The technology world has many problems: sexism, homophobia and/or heterosexism, classism, ageism, trolls, and more – often reflecting the imperfections of broader society. One of the more pernicious problems is our denigration of the non-technical. Yes, science and technology are important, and computing in particular is important – but it is not everything. Science and technology are nothing without public understanding and engagement – a computer does nothing without an operator.
When you say “X is hard, let’s do Y”, there are a few implications.
First, you imply that X is harder than Y, and therefore of greater value. But, that you are complaining about it implies that you value it – so you contradict yourself already. Setting that aside, it isn’t at all clear that journalism is more difficult than technical work. Different people are suited to different things, and what’s easy for one might be nigh-impossible for another. More importantly, whether a thing is easy has little bearing on whether it is useful or valuable. Many things that are easy have great value no matter what is easy to you, and no matter what you value.
Second, you imply that the purported speaker is lazy and/or stupid, and therefore cannot do X, and must therefore settle for doing Y, which is lesser. It is bad enough to imply that an entire domain isn’t valued, but it is at least abstract, and so silly it barely needs refuting. This second implication is a direct attack a particular, personal, target - and that’s wrong.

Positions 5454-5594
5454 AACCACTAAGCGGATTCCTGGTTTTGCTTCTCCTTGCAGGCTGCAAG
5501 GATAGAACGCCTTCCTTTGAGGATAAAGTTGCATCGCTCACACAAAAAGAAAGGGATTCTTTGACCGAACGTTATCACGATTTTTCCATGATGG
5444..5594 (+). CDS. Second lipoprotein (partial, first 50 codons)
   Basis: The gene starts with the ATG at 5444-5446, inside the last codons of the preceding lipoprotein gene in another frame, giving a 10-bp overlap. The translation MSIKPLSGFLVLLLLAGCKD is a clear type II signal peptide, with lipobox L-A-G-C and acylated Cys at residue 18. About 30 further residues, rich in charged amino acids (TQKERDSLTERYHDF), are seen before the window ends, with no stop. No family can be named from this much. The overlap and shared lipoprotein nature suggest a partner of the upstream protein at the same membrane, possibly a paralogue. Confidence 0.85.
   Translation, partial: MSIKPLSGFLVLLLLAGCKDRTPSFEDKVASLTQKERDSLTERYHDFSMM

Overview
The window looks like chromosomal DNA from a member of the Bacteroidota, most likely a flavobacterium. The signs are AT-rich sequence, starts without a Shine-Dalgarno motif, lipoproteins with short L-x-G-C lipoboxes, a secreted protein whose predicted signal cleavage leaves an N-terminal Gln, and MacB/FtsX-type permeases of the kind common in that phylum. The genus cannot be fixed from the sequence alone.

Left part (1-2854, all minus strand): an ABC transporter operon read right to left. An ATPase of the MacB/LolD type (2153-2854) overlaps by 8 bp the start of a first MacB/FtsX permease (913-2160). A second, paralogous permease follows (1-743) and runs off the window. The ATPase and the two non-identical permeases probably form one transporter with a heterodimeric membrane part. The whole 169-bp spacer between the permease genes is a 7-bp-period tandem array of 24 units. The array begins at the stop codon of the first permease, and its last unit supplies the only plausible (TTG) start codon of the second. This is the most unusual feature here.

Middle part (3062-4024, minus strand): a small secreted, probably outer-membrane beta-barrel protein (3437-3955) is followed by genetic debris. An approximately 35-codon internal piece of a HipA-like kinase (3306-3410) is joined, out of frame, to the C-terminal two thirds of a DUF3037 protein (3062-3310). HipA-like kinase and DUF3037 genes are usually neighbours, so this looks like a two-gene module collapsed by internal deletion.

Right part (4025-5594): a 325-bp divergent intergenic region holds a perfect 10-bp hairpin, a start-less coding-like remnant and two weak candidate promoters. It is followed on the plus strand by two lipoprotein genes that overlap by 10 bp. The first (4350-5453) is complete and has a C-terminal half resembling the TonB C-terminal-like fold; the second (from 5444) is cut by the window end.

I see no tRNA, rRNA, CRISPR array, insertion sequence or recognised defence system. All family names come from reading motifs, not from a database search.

“The reporting is bad, and reporters are worthless” is a Catch-22, and it cannot be permitted to stand. Journalism is critically important to a healthy society. News reporting, and long-form writing, documentary filmmaking, and all the rest of it is valuable, and I’m thankful for the reporters, and the photographers and audio technicians and fact checkers and support staff.
@nickdepetrillo: It’d probably help if some technologists became journalists. Let’s not denigrate them and complain in the same breath.
— Mike Doherty (@mikedoherty_ca) August 8, 2012
If you want better technology journalists, then one place to start would be getting some technologists to become writers – but that won’t happen if you castigate anyone who tries to do so. You’re creating the very problem you’re complaining about.
Until we take a step back and understand the role technology has in our society, we won’t understand that other disciplines are in many ways more important. And until we understand how those relationships work, we won’t be able to have the impact we want.
We should strive to have better journalists. But to do that, we have to start from a place of respect, instead of one which denigrates an entire discipline and its practitioners. The next time you start feeling superior because you’re a technologist, consider that computing isn’t everything. Consider that that attitude is a big part of the problem. And adjust your attitude accordingly.
Posted: August 28th, 2012, by Mike Doherty
Categories: Tech policy, Technology
Tags: journalism, nickdepetrillo, quinnnorton
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